Archive for the Marketing Category

“We’re just chucking stuff out there and hoping something sticks!”

Posted in Marketing, PR, social media on October 23, 2013 by Tom Leatherbarrow

The startingSKMBT_C28013102309560 point for our latest research was a conversation with a commercial director of a major supplier of valves and other equipment to industry.

As the conversation turned to PR support for a new product launch he came out with the quote I’ve been using ever since to convince clients, and potential clients, of the need to integrate PR into their wider marketing activities, pull people into them and provide real measurability.

“Our marketing has to change,” he said. “We’re just chucking stuff out there, direct mail, adverts, PR, catalogues, and hoping something sticks.”

This was by no means a criticism of his marketing director. Both realised, as do a lot of B2B marketers, that the web was going to force them to change their marketing strategies.

Essentially both were asking themselves the same questions that many are asking. “How can I get real measurability to prove marketing’s worth?” “Is our marketing selling the value-add message, such as technical support, advice and consultancy, not just product?” “Is there a better, more cost-effective and measurable way to fill the sales funnel?” “Can social media enable us to engage with potential customers more directly?”

The truth of the matter is that many B2B marketers are on a journey. Moving away from “just chucking stuff out there” towards more inbound and content-based marketing, which empathises with the customer not just sells to them.

We wanted to find out where B2B marketers are on that journey. The results of our research suggest that B2B marketers, far from being conservative and “stuck in their ways” are taking a very strategic approach, evaluating and measuring not just jumping in with both feet. By way of evidence 46% of respondents regard their current social media stance as “cautious, still considering.”

Yes, there are obstacles in the way, not least the fact that many B2B marketers do not regard their company websites as being in a fit state to drive traffic towards, but these obstacles are not regarded as being insurmountable.

Perhaps the most telling statistic is this: 91% of respondents say their use of social media will increase in the next five years.

Beyond silo marketing

Posted in Marketing on January 13, 2010 by Tom Leatherbarrow


How many times have you phoned an organisation as a customer only to be told “that’s another division, you’ll have to phone another number” or “we can’t do that, they’re a separate company”.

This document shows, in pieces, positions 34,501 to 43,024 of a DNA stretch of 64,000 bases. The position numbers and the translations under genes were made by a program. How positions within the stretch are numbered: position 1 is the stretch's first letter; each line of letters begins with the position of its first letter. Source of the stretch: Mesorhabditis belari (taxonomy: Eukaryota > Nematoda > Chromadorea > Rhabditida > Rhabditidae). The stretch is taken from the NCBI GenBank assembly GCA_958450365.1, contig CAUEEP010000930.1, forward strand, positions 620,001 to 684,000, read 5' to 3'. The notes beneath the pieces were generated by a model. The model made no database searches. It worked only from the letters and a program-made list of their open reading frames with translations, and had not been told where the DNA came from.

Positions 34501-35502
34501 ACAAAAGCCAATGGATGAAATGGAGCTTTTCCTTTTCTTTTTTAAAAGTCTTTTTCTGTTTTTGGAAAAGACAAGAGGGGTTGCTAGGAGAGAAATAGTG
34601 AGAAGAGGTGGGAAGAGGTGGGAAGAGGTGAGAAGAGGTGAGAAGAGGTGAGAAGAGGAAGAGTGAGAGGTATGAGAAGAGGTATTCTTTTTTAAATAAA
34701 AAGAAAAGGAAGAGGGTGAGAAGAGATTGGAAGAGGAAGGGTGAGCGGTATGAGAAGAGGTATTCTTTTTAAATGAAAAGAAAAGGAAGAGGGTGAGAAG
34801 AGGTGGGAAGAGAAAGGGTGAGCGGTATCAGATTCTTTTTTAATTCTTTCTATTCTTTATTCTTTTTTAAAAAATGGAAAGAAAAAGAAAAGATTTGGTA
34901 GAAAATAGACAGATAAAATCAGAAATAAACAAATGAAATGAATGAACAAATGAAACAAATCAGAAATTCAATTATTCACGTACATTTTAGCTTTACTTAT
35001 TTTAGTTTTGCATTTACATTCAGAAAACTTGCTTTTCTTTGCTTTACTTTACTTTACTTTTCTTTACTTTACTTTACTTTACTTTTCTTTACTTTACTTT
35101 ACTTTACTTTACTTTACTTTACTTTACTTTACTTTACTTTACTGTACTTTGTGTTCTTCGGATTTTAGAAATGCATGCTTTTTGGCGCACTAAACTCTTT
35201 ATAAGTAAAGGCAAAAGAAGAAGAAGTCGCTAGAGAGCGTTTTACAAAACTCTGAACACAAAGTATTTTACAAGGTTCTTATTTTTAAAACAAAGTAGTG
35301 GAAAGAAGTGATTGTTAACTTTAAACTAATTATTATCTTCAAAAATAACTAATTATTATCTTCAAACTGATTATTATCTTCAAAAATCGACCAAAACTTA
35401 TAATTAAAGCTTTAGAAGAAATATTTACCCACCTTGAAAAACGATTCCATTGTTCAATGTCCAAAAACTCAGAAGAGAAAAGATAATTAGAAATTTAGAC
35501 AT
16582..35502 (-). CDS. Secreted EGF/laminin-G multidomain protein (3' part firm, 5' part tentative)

A classic example of this is the UK financial services sector, multiple product companies which organise themselves by silo (mortgages, savings, current accounts, insurance etc) all with separate contact centres and customer contact details.

Let me give you an example. At the moment I have a current account, a mortgage, two ISAs and a long term savings product with the Nationwide Building Society. I am a good customer and they want more, regularly bombarding me with information about other products. I was in the Bromsgrove branch on a Saturday a few months ago and one of cashiers tried to sell me yet another savings product.

“What’s in it for me?” I asked.

“Well it’s a good rate of interest” was the reply.

“Yes, but its no better than what I could get by going online” I countered. “Perhaps if you offered me an incentive, an eighth of a percentage point off my mortgage for example.”

I know it was never going to happen, I was just feeling difficult, but you can imagine the reply.

“We can’t do that, they’re separate divisions.”

I was therefore intrigued to read a profile of the Santander Bank in this week’s Time Magazine. Buried deep in the profile is one of the secrets of Santander’s success, namely a computer programme, called Parthenon, which does nothing more impressive than group information by customer rather than product. That’s right, all of an individual’s interactions with the bank grouped in one place, no silos or separate divisions.

Parthenon has enabled Santander to strip out millions in costs from its acquisition of Abbey National, it has aided cross-selling opportunities and, crucially, enables Abbey to offer incentives in the form of highly competitive interest rates, to good customers.

Apparently, this is revolutionary for the banking sector, but there is a lesson for all business here. You may think you are being customer focussed by being terribly polite and attentive, but if you are forcing customers to navigate your own internal organisation then you are not and ultimately you will pay for it.